Coalition has exposed and accentuated the differences between two powerbases within the party: the leadership and it’s governing committees. And though both are elected, it feels to me as an ordinary member that I have no chance of influencing either.
I stand outside both at the moment, I'm not in the leadership and I don't contribute to the Federal Policy Committee, Federal Conference Committee or Federal Executive, nor would I stand a chance of being elected as I'm not well known enough. I'm a board member for Liberal Reform, campaigning for reform within the party, but writing from a personal perspective.
I want to change things, and don't exclude the Lib Dems from the need for that. I see that there are differences, and that both power blocs within the party claim sovereignty over the other.
This leads to a deadlock, and though we are praised for our unity, it doesn't feel like we have a distinct purpose or aim, as a whole – e.g. the Social Liberal Forum (who have many representatives on FPC / FCC) could sign up to "stronger economy, fairer society enabling everyone to get on in life" as a number of their aims could be included under that strapline. But I don’t see them reference this. SLF seem most concerned about “Osbornomics” and this to me appears we are more focussed on our differences than any shared purpose.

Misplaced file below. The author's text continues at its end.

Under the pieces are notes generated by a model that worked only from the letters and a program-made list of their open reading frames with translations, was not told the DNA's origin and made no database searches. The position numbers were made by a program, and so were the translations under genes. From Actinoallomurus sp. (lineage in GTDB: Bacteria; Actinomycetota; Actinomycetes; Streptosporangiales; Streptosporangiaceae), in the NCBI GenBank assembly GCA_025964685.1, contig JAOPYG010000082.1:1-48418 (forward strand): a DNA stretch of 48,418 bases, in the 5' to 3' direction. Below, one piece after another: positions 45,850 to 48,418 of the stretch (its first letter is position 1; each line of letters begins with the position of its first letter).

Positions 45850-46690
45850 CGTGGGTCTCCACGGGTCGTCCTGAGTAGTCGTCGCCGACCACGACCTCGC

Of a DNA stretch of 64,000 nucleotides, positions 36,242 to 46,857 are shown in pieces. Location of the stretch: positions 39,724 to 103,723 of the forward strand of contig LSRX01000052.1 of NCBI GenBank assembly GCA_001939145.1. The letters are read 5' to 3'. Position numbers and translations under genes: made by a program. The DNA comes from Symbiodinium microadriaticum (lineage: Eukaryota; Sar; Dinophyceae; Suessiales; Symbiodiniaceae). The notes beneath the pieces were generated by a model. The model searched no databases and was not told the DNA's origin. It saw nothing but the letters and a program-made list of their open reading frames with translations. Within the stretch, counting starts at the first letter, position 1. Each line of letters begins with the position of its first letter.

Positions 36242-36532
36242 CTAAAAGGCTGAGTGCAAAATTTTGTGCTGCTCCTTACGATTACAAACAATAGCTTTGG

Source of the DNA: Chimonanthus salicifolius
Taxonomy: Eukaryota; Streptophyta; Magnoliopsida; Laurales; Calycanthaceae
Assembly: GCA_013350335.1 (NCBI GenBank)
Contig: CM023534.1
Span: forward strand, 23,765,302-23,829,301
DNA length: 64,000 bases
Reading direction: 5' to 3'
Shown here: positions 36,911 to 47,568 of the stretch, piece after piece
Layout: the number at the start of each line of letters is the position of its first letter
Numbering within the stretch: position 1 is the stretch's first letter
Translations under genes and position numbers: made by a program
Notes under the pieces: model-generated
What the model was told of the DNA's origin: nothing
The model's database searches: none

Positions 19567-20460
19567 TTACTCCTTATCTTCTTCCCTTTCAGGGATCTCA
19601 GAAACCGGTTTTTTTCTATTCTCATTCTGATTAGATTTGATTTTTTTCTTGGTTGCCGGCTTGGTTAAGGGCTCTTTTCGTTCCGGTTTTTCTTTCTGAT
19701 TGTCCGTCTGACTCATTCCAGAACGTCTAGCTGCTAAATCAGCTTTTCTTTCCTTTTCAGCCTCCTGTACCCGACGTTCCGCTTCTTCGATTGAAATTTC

Therefore, coalition throws up the problem that the leadership and the FPC / FCC do not seem to be signed up to the same aims, and reference different agenda to get their point across – there seem to be people thirsting for fights in Glasgow over the 50p tax rate, our policy on tuition fees/graduate tax and welfare.
Is this the best environment to make policy? I'm not advocating "why don't we all just get along?" as I recognise debate and arguments can be good for giving everyone a fair say and allow us to settle contentious issues and move on to the policy of the future. But, people within the different factions looking at the other side as something to be suspicious of, does not make for good communication.
I believe the party's democratic deficit - the lack of OMOV (one member, one vote) for FPC and FCC - contributes to different stances from the leadership and the membership. Shibboleths exist such as "conference is sovereign". It quite clearly isn't when we are in government, which leads to members getting very frustrated when they lead campaigns, get issues debated at conference and then are more or less ignored. Plus, from the leadership a certain frustration is detectable about Lib Dem policy making not being “grown up” enough. I'm not unsympathetic to either view. They could both be right.
We elected a leader (through OMOV) who seems to have a different ethos than that of the FPC/FCC, (elected by conference reps). The electorate for the two different power bases is different and in addition, it may be that people look for different things in a leader (good communication skills) from what they do for elected committee members (people they agree with). It does appear though that in our president, Tim Farron, OMOV can elect a representative with both good communication skills for the wider electorate, and someone they want to represent them.
So I’d like OMOV for the FPC/FCC as aligning the electorates for both positions to a more democratic method, would be a step in the right direction, and almost imperative for a party with the word Democrat in its name.